Indy Book Stores Shut Doors in Atlanta, San Francisco, Phoenix

April 12, 2007
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MAIN NEWS HEADLINES
April 12 – April 19, 2007 Edition

Indy Book Stores
Shut Doors in Atlanta,
San Francisco, Phoenix

4/11/07-­At least three well-known independent book stores have announced this month that they are closing their doors. They include Cody’s in San Francisco and Poisoned Pen Central in Phoenix, and Chapter 11 Bookstores which will close two of its three remaining stores in Atlanta.

Cody’s and Chapter 11 closings are attributed to poor book sales. Poisoned Pen Central, however, closed one of its stores due to the landlord’s code violations at the Central location. Many independent booksellers across the country are suffering from deep discounts offered by giant chains.

Cody’s Books will shut its only store on Stockton Street in San Francisco after battling major chains for 18 months, though one other Cody’s remains in Berkeley. President Andrew Ross told media that he “bet the bank” on the San Francisco store, even mortgaging his house. The unit has been losing about $70,000 per month. But going head to head with major chains such as nearby Borders and Barnes & Noble proved too much for the smaller operation. The store also was impaired by construction around the location which made it tough for the bookstore to attract shoppers and dropped sales by 40%.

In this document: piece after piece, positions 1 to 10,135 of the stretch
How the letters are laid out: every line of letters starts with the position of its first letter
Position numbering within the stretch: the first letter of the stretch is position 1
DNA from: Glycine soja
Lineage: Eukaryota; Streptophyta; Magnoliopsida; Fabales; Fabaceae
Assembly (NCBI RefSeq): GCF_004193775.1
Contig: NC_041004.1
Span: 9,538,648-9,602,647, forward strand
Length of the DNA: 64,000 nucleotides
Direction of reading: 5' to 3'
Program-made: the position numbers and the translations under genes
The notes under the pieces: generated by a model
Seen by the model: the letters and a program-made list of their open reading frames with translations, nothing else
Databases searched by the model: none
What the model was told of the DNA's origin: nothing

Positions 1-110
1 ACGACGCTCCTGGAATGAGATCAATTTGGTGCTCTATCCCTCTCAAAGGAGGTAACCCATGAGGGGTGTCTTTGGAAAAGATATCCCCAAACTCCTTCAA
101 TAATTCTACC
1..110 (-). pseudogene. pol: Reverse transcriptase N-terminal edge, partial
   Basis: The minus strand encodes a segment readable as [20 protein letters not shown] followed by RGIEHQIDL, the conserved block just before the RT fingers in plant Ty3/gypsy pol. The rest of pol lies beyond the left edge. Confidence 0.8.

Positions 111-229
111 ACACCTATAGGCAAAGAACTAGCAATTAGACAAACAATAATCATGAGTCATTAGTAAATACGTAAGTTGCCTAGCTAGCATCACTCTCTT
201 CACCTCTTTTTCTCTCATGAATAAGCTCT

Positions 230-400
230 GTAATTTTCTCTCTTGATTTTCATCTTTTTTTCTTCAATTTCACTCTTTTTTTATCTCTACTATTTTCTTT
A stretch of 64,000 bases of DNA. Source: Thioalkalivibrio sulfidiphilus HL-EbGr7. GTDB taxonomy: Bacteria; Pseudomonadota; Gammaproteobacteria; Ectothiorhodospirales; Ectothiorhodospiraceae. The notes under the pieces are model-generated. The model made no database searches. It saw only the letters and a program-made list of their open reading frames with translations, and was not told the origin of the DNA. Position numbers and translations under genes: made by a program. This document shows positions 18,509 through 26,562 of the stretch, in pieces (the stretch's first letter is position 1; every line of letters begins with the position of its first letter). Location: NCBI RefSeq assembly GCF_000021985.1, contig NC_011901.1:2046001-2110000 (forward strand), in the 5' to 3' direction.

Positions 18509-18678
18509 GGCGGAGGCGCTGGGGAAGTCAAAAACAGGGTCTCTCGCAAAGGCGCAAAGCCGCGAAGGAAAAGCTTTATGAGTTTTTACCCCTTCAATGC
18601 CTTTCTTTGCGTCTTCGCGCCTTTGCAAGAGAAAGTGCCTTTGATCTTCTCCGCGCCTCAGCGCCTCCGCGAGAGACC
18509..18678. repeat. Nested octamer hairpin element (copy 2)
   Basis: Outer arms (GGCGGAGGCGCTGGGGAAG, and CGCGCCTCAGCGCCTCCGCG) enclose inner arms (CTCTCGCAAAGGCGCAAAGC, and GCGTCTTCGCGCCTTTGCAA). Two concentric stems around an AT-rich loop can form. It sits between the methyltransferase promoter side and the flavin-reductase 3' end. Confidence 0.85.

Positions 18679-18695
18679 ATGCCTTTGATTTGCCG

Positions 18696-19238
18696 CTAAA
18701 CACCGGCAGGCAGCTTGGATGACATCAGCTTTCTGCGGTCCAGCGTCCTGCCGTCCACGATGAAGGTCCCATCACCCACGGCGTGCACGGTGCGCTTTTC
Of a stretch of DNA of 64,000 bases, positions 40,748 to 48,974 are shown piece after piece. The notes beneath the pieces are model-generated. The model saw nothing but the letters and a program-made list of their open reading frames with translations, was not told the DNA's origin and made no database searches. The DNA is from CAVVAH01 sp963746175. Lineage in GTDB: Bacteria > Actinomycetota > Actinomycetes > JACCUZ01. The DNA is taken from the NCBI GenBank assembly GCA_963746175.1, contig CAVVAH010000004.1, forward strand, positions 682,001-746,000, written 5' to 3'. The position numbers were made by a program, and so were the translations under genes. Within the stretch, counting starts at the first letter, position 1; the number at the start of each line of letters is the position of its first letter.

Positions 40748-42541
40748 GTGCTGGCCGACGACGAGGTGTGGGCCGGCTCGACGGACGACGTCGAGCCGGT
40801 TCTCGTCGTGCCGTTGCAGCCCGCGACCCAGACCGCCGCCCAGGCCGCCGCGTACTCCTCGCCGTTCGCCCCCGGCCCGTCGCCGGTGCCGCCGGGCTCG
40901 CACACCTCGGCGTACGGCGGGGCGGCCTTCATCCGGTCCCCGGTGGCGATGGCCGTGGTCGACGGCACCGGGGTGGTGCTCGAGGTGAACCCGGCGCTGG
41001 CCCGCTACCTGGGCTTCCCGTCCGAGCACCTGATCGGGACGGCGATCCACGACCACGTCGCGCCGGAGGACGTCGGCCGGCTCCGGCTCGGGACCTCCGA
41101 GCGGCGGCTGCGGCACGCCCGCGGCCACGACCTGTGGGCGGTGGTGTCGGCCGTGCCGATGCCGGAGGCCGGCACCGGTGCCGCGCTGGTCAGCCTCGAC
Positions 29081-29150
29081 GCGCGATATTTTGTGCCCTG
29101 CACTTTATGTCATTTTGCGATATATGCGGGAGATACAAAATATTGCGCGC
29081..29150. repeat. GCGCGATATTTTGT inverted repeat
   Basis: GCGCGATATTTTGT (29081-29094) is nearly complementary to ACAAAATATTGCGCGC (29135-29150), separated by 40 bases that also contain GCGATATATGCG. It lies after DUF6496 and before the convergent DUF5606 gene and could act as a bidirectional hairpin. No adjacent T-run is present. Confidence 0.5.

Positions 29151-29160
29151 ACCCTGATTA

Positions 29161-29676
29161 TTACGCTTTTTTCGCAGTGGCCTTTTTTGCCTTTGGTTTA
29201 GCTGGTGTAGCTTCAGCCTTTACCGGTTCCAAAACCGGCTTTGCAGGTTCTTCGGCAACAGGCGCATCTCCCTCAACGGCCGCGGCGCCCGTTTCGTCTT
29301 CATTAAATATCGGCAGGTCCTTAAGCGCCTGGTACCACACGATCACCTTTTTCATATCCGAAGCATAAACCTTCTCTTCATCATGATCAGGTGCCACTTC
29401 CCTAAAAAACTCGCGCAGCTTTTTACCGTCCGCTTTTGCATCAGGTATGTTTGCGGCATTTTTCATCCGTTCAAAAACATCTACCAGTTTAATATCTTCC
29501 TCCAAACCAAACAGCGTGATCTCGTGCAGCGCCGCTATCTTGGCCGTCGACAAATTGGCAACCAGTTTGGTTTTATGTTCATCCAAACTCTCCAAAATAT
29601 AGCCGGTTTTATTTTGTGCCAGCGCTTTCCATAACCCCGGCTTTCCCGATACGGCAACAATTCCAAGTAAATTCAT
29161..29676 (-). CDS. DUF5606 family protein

Poisoned Pen, which opened its downtown Phoenix store in early 2005, will continue to operate its store in Scottsdale, but the Phoenix store closed on April 4. Poisoned Pen owner Barbara Peters blames the closure not on sales, but on a landlord who failed to obtain a certificate of occupancy for the renovated building Poisoned Pen shared with several other businesses. Code violations cost the store both reputation and business, according to Peters. Peters has said she will continue to operate in Phoenix as a “roving downtown bookstore,” through a variety of book events. The Scottsdale store is doing well.

Chapter 11, which had 16 stores in 2004, will close two of its remaining three units in Sandy Springs and Ansley Mall, Atlanta by May 12. The remaining Emory Commons store will focus on sales online and through schools and corporate training departments. The company, which earned about $3 million in sales last year, filed for bankruptcy about two years ago and was sold to Booklovers, lender’s group by previous owner Perry Tanner, who remains an investor in the group.

Chapter 11 management says it hopes it can place some of the 10 workers who will lose their jobs in the online side of the operation.

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